SOPA/PIPA Supporters Pretend White House Statement Means We Can Rush Through SOPA/PIPA
from the wow,-that's-chutzpah dept
Following the White House’s surprise move to effectively tell SOPA/PIPA supporters to go back to the drawing board and come back with bills that don’t censor the internet, don’t break basic online security tools and that don’t create unjustified litigation — SOPA and PIPA supporters are going full press spin to try to pretend this is “good news.” I’m not joking. The MPAA came out with a pretty laughable statement that appears to suggest that the White House’s statement means it’s time to “stop the obstruction” and just pass the bills:
So now it is time to stop the obstruction and move forward on legislation.
Our industry not only fully supports free expression, our livelihood is built upon a vibrant First Amendment – it is the foundation of our industry and we would never support any legislation that would limit this fundamental American right. As had been made clear throughout the legislative consideration of SOPA and the PROTECT-IP Act, neither of these bills implicate free expression but focus solely on illegal conduct, which is not free speech. We agree with Secretary Clinton’s recent statement that “There is no contradiction between intellectual property rights protection and enforcement and ensuring freedom of expression on the Internet.”
Similarly, the MPAA, together with the RIAA and the US Chamber of Commerce, stunningly claimed that the White House’s statement:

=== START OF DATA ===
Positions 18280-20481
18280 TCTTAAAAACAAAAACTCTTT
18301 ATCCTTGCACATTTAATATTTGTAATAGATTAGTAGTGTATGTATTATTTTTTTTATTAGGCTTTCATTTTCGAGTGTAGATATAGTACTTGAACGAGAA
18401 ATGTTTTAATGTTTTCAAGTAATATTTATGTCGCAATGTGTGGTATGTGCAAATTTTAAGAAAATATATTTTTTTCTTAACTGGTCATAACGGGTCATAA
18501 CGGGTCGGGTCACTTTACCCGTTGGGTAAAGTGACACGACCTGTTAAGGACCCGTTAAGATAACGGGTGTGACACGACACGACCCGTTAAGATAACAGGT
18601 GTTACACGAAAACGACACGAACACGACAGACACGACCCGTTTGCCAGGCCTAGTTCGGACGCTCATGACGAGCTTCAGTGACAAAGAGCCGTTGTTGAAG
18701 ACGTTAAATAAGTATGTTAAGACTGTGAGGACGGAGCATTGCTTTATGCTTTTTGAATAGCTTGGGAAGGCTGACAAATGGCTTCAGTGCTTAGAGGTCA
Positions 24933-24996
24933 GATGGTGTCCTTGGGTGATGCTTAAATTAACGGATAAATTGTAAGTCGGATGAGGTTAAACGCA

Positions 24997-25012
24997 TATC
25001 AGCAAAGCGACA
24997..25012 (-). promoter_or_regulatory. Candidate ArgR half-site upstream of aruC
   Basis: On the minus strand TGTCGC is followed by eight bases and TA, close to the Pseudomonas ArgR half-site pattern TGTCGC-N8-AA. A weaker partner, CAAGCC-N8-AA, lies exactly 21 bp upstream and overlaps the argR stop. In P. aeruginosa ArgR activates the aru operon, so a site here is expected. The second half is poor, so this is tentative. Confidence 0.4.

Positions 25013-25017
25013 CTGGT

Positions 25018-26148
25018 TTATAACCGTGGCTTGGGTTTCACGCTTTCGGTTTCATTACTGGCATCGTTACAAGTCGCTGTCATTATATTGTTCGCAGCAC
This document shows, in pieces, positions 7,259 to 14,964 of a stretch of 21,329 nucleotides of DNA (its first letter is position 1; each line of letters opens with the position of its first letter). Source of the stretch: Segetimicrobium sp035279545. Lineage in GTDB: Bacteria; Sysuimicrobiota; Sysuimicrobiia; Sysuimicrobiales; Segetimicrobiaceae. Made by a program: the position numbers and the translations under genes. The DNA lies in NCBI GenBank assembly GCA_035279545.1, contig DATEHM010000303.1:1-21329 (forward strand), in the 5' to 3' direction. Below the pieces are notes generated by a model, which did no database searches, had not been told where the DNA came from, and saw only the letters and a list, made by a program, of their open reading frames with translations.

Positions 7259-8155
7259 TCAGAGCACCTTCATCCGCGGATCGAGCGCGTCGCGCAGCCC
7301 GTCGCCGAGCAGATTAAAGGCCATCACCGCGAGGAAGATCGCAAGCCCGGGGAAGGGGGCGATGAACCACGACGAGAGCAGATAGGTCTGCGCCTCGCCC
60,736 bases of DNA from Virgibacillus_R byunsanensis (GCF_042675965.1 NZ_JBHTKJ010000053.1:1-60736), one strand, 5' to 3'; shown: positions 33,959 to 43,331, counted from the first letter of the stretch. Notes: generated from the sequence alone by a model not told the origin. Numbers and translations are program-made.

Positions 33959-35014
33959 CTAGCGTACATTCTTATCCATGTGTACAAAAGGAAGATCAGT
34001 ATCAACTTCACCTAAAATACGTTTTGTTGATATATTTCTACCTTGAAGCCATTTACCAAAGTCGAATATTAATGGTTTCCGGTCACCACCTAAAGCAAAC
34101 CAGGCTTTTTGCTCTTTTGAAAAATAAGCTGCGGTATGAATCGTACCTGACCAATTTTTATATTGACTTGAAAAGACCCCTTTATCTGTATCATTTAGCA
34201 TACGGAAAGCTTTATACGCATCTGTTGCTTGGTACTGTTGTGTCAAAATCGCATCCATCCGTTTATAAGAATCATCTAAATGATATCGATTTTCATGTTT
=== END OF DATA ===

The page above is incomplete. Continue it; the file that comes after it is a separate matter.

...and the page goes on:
“clears the way for action on these important bills.”
Talk about being in denial. This is laughable in a variety of ways. First, what the MPAA calls “obstruction” was actually the voicing of significant concerns that echo exactly what the White House claimed. For example, many of us spoke about the DNS provisions, and the White House clearly states: “Our analysis of the DNS filtering provisions in some proposed legislation suggests that they pose a real risk to cybersecurity and yet leave contraband goods and services accessible online.” Yes, both Leahy and Smith have promised to delay (not completely remove) the implementation of those provisions, but that would not have happened if so many people hadn’t spoken out vocally about those provisions.
That’s not obstruction. Those were legitimate concerns — which the MPAA fought, tooth and nail, even to the point of denying that DNS blocking was any problem at all. And the concerns that remain are legitimate as well. It’s insulting, and all too indicative of how the MPAA has managed the push for this legislation, that its response to the White House telling them to go back to the drawing board and to “work together with all sides,” is to respond by saying, “just pass the bill already!”
Perhaps not too surprisingly — since he’s basically been the MPAA’s mouthpiece in Congress on this bill — Rep. Lamar Smith echoed the same claims when asked about the White House’s statements:
“I welcome today’s announcement that the White House will support legislation to combat online piracy that protects free speech, the Internet and America’s intellectual property,” Smith said in a statement. “That’s precisely what the Stop Online Piracy Act does.”
No, actually, it’s not. The current bill has tons of problems — even if we leave aside the DNS provisions. It is very much likely to censor legitimate sites — as pointed out by over a hundred legal scholars — and it has a private right of action that is likely to lead to unnecessary litigation. These are exactly the things the White House just told Smith to fix. And his response is to ignore them? Stunning. But… this is Lamar Smith, who still can’t hear any criticism of his bill. Perhaps he just thinks the White House wants to “pirate” more things.